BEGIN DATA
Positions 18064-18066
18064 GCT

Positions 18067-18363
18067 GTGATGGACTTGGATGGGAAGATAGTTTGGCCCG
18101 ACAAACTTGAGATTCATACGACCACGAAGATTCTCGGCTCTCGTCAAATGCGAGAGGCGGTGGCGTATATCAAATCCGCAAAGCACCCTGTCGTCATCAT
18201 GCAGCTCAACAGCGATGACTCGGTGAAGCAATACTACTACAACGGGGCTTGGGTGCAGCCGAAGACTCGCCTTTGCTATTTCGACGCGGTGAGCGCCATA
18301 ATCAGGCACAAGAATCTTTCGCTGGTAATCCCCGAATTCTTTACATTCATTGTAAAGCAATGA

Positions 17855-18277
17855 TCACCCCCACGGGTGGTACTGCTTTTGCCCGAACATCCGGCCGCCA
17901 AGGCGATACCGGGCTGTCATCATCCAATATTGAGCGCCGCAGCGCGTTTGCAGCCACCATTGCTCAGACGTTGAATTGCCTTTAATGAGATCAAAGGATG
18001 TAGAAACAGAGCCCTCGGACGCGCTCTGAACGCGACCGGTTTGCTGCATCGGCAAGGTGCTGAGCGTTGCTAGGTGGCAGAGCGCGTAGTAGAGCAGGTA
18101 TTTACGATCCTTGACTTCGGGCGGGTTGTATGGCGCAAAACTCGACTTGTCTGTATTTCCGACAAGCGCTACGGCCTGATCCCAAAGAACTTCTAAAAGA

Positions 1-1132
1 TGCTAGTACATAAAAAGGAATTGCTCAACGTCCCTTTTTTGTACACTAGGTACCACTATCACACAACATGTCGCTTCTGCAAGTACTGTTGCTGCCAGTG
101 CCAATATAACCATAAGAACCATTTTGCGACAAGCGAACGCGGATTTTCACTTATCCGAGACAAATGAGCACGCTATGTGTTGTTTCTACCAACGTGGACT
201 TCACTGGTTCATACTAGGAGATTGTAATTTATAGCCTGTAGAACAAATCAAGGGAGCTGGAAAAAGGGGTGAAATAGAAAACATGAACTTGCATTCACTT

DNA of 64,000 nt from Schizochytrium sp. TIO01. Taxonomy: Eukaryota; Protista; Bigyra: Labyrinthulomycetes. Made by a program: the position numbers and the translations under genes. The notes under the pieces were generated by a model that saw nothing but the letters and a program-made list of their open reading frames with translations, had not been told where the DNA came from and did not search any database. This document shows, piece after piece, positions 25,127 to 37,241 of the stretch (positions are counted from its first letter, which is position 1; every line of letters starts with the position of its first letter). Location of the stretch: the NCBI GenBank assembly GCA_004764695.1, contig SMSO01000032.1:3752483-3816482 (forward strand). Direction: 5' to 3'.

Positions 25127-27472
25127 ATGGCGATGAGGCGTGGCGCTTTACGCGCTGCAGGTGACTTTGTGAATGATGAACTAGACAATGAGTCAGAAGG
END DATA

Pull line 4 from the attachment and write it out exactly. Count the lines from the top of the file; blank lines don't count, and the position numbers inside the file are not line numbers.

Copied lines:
18067 GTGATGGACTTGGATGGGAAGATAGTTTGGCCCG